The files in the folders /opt/z-way-server/config and in /opt/z-way-server/automation/storage are the ones related to your backups in the expertUI and smarthomeUI respectively.
    The plugin files typically don't get overridden but just in case, they are stored in /opt/z-way-server/automation/userModules.



  • @CatmanV2

    Thanks! I think I will test Elive next! Then maybe Arch(Bang?) or Bohdi.



  • I used to love Mint but have no idea what it's like now.

    C



  • I am testing the spicier peppermint! 🙂 It's more lightweight and so far I am liking it. The use of the laptop for the home automation controller has the advantage of including a built in UPS... and a screen and keyboard when needed. When I look at what one can get for ~$100 for laptops these days, it's starting to challenge the use of SBCs.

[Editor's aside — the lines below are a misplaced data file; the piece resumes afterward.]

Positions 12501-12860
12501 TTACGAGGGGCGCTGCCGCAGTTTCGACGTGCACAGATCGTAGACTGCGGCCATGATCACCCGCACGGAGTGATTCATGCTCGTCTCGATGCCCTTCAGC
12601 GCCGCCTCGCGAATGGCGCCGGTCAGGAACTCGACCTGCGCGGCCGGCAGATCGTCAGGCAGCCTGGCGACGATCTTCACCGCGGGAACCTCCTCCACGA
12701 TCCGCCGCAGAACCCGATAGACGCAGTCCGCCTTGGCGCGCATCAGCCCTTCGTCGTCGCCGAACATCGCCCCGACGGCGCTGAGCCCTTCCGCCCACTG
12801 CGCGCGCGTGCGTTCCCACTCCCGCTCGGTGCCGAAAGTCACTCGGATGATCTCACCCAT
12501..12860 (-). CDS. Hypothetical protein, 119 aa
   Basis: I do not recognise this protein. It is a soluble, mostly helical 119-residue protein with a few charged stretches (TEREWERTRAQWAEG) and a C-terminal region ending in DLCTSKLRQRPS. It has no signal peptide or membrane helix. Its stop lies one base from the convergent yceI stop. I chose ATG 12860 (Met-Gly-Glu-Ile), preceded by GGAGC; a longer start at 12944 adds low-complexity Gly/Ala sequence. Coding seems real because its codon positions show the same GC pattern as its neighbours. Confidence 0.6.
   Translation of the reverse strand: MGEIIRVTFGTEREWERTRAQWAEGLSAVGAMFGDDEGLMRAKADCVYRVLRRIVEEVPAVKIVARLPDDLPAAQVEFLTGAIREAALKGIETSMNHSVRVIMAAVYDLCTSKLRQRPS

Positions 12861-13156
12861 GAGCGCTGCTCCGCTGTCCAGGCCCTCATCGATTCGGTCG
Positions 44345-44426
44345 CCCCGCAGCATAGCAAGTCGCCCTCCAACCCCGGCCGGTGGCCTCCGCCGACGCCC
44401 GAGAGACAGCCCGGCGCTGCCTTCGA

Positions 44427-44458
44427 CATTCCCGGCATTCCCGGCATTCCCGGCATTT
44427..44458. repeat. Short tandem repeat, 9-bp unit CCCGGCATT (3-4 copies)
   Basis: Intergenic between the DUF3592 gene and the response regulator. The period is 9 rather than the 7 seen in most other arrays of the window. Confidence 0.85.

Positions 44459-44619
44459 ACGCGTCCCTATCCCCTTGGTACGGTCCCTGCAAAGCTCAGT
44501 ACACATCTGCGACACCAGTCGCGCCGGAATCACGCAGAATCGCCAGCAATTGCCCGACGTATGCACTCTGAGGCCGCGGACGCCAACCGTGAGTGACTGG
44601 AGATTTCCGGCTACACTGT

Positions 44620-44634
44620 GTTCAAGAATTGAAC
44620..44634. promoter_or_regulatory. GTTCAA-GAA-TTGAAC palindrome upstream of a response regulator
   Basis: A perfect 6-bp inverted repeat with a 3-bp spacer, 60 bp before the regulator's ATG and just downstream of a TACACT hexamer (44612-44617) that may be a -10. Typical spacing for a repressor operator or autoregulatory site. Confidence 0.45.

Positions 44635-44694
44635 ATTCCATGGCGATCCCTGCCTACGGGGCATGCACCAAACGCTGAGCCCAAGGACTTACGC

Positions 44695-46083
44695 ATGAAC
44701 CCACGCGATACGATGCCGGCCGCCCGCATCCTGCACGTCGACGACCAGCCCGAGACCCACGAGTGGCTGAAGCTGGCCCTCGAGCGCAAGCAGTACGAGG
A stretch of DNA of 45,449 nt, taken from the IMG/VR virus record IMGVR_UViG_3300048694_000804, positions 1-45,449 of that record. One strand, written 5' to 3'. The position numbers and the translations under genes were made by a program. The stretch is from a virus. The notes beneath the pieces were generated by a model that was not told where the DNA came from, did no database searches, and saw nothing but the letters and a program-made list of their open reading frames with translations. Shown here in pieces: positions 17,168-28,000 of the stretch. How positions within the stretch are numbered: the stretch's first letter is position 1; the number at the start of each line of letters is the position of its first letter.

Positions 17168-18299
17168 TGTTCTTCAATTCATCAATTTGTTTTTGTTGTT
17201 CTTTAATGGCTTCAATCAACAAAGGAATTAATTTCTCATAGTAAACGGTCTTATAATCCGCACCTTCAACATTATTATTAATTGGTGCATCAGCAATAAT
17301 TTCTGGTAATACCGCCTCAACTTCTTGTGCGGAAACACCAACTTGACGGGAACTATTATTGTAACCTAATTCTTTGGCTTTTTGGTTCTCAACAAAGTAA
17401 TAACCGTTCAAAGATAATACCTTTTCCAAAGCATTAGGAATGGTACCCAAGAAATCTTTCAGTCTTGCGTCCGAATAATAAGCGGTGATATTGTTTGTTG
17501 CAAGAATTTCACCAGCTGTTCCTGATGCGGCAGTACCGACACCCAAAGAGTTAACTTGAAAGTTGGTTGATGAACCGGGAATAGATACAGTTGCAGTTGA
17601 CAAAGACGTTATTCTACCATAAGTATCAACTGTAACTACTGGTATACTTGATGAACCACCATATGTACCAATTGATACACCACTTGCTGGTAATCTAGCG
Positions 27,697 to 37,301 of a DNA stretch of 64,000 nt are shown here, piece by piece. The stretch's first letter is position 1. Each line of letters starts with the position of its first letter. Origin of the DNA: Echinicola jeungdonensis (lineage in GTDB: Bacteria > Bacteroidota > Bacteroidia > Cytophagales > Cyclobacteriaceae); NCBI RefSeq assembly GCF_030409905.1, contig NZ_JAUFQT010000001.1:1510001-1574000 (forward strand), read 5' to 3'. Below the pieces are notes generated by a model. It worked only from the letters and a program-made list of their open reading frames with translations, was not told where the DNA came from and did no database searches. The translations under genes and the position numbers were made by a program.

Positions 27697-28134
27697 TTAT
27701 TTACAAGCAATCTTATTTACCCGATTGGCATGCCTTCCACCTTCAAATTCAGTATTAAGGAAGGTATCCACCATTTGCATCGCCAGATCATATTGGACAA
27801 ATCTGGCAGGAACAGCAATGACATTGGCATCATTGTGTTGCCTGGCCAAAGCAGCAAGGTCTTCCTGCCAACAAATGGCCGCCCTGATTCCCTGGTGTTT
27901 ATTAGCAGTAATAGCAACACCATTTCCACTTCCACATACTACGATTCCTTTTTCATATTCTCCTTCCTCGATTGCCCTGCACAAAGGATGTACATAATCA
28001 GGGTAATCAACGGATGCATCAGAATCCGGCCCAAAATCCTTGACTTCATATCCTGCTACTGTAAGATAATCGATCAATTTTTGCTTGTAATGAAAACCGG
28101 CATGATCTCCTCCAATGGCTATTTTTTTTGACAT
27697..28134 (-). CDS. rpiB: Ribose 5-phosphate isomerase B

• @rafale77 said in Favorite lightweight linux distro?:

    I am testing the spicier peppermint! 🙂 It's more lightweight and so far I am liking it. The use of the laptop for the home automation controller has the advantage of including a built in UPS... and a screen and keyboard when needed. When I look at what one can get for ~$100 for laptops these days, it starts challenge the use of SBCs.

    Yes, but, well, big and prone to overheat if you try and run them with the lid shut. If you run them with the lid open, then dust.....

    C



  • @CatmanV2

    True! but it also depends on how old the CPU is and what you buy. The Chromebook class of Gemini Lake CPUs have TDP of 8W! From my testing they consume about the same power as a rPi 4 (with the screen off) at peak and run much cooler while offering 3-4X the performance. Yeah they are more expensive but not by much. My N4100 mini PC is one such example... passively cooled and powered by POE. power requirements are even lower than for an rPi4.